There is little known about the pine tree in Downtown Ventura’s Plaza Park, aka Canon Park, that now stands as a natural, rooted statue of a rising phoenix, an homage to what the city of Ventura endured and has overcome since the Thomas Fire. The phoenix itself is a Greek mythological creature, a legendary bird known for its beauty and brilliance that bursts into fire, burns to ashes and is born again to live anew in splendid glory. The fact that this tree was dying at the same time that Ventura was burning, healing and rebuilding is also an unusual coincidence.

Nearly half of the trees in Plaza Park have individual plaques, stating scientific names and facts about their growth. This lone pine had none. Searching for information, the Museum of Ventura County went on a mission to find documentation of what could be considered Ventura’s own “Giving Tree.”

Arborist and wood artist John Mahoney with West Coast Arborists spent roughly two weeks shaping what was left of the tree after its branches and the bulk of its trunk was cut down. The species seems to be a matter of debate. Mahoney said that the tree is an Aleppo pine while Mike Melore, tree coordinator with the city of Ventura, said it was a Canary Island pine. The age of the tree is unknown, but its height — around 80 feet before it was cut down — suggests that it may be over 100 years old. Docents at the Museum of Ventura County tracked down several photos of the park where the tree could be visible, though it’s not completely clear if the tree in question can be distinguished clearly from others. One photograph dates back to 1909.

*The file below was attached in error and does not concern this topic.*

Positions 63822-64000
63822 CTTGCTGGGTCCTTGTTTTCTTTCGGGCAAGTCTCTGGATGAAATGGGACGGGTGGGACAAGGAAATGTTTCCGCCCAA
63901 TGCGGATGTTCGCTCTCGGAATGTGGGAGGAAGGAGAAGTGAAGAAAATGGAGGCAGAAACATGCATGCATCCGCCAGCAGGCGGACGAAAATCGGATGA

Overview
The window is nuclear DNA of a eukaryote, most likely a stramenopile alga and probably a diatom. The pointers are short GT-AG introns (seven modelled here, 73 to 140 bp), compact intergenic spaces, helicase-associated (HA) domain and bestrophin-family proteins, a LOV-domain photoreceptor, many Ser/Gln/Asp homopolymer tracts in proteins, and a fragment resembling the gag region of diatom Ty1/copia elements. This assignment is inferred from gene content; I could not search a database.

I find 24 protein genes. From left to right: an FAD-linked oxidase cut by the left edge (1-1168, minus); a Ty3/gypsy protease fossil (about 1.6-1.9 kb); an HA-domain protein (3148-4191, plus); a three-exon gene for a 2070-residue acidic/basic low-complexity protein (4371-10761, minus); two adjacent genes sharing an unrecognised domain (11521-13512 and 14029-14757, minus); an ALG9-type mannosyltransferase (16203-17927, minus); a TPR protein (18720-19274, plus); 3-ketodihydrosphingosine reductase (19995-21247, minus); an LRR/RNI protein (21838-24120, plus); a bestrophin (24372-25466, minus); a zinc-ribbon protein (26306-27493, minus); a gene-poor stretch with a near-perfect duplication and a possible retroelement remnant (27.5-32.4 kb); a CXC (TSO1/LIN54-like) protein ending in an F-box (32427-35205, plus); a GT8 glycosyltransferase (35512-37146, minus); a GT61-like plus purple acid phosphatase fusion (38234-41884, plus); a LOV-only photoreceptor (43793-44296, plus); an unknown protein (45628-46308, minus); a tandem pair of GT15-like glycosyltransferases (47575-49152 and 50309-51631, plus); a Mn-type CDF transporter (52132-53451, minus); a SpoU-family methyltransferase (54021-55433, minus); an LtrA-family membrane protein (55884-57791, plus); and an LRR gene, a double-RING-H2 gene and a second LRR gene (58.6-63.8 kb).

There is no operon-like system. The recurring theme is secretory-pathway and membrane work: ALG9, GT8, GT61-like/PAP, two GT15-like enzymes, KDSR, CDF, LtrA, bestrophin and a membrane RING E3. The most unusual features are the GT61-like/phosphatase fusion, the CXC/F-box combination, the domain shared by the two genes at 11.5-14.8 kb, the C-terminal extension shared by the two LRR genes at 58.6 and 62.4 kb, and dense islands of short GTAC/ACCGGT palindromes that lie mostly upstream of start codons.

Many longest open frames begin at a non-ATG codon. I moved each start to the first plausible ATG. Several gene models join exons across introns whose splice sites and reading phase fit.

What is certain is that this mysterious tree has lived through much and has seen many grand and unsettling headlines: a testament to the endurance of life.